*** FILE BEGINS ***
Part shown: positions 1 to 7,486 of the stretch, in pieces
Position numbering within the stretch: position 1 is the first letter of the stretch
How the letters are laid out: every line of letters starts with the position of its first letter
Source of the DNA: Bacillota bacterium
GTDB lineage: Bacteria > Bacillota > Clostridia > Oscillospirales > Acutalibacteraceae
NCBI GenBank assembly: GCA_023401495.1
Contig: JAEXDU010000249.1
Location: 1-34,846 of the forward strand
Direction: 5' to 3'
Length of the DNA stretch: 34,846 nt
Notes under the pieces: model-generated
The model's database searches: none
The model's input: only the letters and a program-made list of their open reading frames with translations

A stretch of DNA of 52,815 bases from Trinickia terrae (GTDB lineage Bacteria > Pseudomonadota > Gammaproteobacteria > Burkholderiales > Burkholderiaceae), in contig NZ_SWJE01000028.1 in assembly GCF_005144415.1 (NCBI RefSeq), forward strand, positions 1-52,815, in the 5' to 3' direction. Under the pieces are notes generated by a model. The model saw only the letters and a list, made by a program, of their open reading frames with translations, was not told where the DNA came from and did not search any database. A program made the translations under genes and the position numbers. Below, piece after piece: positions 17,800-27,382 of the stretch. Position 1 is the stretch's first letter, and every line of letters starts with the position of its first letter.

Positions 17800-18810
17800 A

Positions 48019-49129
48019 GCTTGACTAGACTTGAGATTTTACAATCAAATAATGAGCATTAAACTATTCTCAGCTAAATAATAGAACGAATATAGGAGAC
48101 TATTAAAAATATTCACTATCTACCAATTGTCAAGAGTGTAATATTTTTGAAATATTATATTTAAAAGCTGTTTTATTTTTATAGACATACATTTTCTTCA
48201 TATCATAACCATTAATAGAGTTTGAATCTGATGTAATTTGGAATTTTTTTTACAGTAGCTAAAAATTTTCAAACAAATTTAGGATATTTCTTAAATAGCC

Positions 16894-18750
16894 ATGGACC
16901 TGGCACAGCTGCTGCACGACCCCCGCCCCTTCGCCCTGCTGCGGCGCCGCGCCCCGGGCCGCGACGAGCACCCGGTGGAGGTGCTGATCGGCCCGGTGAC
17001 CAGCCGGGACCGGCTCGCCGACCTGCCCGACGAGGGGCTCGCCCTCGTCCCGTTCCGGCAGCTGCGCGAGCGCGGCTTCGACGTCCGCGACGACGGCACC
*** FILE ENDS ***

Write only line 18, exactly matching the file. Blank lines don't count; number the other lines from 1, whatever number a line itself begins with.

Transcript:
48019 GCTTGACTAGACTTGAGATTTTACAATCAAATAATGAGCATTAAACTATTCTCAGCTAAATAATAGAACGAATATAGGAGAC